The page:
The Ring: Historical Information

The ring of the Reverend James Guthrie (1612-1661)
The Ring

The Reverend James Guthrie passed on this exquisite ring as he ascended the scaffold on 1 June 1661. An outspoken Covenanter, his passionate radical conviction that Christ was head of the church, led to his execution for high treason and his severed head was set on the Nether Bow gate in Edinburgh. When General John Middleton, the trial commissioner whom Guthrie had proclaimed an enemy of the Covenant, rode through the gate, indelible blood spatters fell onto his coach. The red garnets of this elegant ring sit within their gold setting like the drops of blood on Middleton’s coach. Red gemstones have come to symbolise suffering and martyrdom; the rich hues of the ring resonate with Guthrie’s unyielding faith and the blood that defined the violent end to his life. As it passed down through six generations of daughters of Church of Scotland ministers, the ring has kept alive a significant emotional connection to Guthrie’s strong religious beliefs.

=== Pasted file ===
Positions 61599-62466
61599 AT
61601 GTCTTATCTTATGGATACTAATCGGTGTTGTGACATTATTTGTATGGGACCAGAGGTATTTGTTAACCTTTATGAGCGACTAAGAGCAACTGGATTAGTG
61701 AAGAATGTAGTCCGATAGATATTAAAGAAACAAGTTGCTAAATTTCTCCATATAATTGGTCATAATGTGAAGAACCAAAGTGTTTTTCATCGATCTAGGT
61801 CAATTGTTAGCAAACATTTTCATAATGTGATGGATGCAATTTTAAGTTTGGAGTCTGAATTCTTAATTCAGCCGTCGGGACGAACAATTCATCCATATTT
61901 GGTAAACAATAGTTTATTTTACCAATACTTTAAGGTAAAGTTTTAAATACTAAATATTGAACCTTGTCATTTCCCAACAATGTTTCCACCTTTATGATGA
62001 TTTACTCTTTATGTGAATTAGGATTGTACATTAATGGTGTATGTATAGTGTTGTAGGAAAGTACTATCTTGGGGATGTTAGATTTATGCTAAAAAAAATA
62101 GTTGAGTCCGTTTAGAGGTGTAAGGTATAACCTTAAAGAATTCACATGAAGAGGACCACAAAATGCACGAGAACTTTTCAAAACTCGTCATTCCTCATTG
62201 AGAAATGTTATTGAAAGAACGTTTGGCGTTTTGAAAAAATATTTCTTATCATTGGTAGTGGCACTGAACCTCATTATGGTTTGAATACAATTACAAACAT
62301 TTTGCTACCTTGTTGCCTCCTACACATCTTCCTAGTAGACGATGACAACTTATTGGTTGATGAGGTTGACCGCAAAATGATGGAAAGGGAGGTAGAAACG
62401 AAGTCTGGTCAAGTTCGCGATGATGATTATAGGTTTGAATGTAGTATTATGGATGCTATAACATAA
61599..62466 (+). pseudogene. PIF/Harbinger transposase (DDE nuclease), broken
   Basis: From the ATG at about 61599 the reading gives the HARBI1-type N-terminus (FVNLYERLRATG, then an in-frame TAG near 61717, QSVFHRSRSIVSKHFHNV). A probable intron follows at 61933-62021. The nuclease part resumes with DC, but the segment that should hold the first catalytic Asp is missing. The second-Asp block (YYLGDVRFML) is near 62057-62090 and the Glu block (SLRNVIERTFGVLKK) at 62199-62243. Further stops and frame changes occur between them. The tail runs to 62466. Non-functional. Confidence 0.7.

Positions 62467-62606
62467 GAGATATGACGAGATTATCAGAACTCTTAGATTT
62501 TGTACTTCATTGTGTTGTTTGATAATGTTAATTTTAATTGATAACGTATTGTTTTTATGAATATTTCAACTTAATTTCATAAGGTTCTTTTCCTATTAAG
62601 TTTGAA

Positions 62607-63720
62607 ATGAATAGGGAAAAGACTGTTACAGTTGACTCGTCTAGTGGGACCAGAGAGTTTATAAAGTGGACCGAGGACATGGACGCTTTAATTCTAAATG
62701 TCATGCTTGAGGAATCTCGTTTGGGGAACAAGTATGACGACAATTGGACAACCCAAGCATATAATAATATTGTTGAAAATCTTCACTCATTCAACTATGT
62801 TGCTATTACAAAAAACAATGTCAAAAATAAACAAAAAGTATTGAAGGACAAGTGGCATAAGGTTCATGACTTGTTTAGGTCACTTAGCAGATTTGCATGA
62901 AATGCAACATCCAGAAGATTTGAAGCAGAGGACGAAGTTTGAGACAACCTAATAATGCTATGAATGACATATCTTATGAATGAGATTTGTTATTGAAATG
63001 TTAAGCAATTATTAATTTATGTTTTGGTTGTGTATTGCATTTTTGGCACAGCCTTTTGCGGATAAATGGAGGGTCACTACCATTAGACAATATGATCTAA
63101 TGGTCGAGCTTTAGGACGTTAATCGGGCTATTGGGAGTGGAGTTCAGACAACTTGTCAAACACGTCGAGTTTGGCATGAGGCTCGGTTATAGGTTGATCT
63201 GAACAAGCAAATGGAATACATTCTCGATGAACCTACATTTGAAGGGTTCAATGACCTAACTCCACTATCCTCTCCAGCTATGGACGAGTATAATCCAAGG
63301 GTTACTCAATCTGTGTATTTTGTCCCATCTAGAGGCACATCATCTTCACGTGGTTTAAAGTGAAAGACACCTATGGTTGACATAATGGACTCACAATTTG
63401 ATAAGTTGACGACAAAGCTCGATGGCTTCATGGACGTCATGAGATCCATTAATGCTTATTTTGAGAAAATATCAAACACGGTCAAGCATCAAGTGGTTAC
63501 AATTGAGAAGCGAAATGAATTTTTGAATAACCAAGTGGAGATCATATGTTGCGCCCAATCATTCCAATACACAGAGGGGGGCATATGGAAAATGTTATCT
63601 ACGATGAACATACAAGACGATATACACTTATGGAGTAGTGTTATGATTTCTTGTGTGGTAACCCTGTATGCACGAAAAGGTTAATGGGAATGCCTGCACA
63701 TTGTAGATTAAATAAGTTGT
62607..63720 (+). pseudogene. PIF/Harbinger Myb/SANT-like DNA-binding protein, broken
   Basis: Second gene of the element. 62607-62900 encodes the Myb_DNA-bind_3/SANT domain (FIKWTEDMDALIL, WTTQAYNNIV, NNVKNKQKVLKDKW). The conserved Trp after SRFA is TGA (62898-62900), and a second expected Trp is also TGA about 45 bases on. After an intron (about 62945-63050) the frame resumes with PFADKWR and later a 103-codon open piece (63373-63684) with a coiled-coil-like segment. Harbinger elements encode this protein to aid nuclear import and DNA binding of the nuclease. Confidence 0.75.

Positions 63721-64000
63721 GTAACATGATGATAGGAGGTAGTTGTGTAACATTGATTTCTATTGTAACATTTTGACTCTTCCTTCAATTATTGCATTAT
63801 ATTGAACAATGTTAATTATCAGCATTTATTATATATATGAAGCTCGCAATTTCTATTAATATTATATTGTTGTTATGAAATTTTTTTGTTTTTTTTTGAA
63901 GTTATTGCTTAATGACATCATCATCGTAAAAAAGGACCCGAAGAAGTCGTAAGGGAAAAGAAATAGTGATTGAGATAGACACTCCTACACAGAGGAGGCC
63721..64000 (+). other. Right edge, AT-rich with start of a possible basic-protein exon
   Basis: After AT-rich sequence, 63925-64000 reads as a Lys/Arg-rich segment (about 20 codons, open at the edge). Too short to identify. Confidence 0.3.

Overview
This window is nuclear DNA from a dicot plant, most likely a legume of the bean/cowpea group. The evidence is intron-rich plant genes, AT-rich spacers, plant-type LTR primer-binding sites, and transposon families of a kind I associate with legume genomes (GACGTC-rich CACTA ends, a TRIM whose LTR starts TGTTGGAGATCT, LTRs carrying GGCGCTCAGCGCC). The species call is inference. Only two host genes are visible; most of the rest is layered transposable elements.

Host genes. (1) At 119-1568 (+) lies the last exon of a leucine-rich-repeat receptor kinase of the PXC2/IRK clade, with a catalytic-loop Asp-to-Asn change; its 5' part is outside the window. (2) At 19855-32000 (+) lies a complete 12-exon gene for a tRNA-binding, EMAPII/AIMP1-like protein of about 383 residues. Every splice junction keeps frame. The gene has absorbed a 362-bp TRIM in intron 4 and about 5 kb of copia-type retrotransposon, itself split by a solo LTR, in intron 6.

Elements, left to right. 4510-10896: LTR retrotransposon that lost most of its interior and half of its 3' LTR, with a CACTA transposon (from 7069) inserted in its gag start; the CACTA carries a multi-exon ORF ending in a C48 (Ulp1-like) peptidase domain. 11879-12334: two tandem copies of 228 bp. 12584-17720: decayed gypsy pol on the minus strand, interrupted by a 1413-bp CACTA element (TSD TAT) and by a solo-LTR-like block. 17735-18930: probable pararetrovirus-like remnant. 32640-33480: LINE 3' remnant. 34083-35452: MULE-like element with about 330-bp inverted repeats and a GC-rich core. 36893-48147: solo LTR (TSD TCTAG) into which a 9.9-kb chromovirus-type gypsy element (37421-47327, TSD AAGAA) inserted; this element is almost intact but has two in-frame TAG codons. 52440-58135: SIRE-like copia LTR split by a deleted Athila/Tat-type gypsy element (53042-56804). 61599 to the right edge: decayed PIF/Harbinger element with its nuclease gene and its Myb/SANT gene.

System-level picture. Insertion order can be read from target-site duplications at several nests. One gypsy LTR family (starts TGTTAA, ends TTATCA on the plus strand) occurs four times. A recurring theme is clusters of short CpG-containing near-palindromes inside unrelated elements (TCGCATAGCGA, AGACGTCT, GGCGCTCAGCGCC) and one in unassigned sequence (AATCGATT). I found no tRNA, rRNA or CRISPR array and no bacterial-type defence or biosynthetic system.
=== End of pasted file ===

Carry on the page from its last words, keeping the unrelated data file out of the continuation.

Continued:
Card written by Lesley Silvester and Susan Broomhall for “Stories of Emotions and Scottish Objects”, a research partnership between the Australian Research Council Centre of Excellence for the History of Emotions and the Stirling Smith Art Gallery and Museum.

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